Peabody Energy — last seen on this blog as the real party in interest whose proposal to mine more coal on Indian land in Arizona had to go back to the drawing board because of this UCLA environmental law clinic case , and immortalized in the John Prine song “Paradise” — has been punked. (I’ve never actually used that word before; the Forbes article I’ve linked here actually came up on the first page of a Google search on the word “punked” a few minutes ago.)
The company’s new website, coalcares.org, describes its new campaign, Coal Cares:
Coal Cares is a brand-new initiative from Peabody Energy, the world’s largest private-sector coal company, to reach out to American youngsters with asthma and to help them keep their heads high in the face of those who would treat them with less than full dignity. For kids who have no choice but to use an inhaler, Coal Cares™ lets them inhale with pride.
The website, with lovely pages such as “Kidz Koal Korner,” an illustrated selection of kids’ inhalers including the “Kids’ First Inhaler” and Dora- and Elmo-themed inhalers, and a comment that “Peabody has decided that reducing Asthma-Related Bullying (ARB) is the single most effective way to combat public misperceptions of our industry,” is just plausible enough that I have friends that believed it was real.
But it’s not. Rather, it’s part of a guerilla media campaign against coal by an activist group called Coal is Killing Kids.
Peabody, in a “life imitates art” moment, responded to the campaign this way:
Peabody’s response to the hoax was immediate. “A growing collection of studies demonstrate the correlation between electricity fueled by low-cost coal and improvement in health, longevity and quality of life,” said a company press release. “The United Nations has linked life expectancy, educational attainment and income with per-capita electricity use, and the World Resources Institute found that for every tenfold increase in per-capita energy use, individuals live 10 years longer.”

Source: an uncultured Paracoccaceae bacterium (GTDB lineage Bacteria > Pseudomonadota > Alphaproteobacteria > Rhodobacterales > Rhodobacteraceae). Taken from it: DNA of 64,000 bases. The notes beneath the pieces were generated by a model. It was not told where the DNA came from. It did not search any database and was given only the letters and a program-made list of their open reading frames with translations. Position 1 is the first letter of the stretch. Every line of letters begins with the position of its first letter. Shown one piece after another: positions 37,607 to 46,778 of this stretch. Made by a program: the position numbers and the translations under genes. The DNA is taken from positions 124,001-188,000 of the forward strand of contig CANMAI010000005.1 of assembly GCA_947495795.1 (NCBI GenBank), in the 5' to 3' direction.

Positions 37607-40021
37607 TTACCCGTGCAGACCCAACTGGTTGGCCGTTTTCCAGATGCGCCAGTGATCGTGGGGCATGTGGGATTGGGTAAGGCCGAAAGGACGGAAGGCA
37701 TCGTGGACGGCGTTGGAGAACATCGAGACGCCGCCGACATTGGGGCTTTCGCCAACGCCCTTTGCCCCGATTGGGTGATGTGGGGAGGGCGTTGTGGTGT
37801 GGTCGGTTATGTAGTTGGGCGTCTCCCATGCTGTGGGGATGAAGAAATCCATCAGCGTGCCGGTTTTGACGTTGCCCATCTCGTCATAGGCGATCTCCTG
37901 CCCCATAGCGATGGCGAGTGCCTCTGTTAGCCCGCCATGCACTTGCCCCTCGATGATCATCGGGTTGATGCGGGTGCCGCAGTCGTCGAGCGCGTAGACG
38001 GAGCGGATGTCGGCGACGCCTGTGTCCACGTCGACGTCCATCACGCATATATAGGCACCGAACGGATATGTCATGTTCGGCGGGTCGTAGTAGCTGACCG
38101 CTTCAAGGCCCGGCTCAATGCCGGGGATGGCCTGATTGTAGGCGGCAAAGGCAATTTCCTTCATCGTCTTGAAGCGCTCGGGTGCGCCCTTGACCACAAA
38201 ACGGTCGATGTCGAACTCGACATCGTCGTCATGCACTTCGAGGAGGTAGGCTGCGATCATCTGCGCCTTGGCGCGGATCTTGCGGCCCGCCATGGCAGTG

This is only the latest in a series of guerilla mock-ad campaigns over the past couple of years. For example, in response to Chevron’s “We Agree” ad campaign, in which the company attempted to “agree” with critics demanding that energy companies be more socially responsible, an activist group set up a subtle parody. (The New York Times’ media blog discussed the details here.) I blogged last year about Polluter Harmony, a mock “dating” website that actually is (rather obviously) a Greenpeace project attacking legislator/lobbyist “relationships.” And in a very different context, christwire.org started as a satirical mock-fundamentalist Christian site that was subtle enough to fool the Huffington Post, Rachel Maddow, and others, though today its satire seems rather obvious (and much of it is NSFW and in rather poor taste, such as this article).
This type of campaign is clever, and certainly attracts attention. And this new one is particularly well-done, I think. In the end, I’m not sure whether it will help to turn popular opinion against coal, which — as my co-blogger Holly Doremus has written — has been found to generate life-cycle costs of between $175 and $523 billion annually. And much of this is because of the human deaths and injuries it causes. I appreciate the spirit of this campaign, which is designed to remind people of these costs in an unusual context.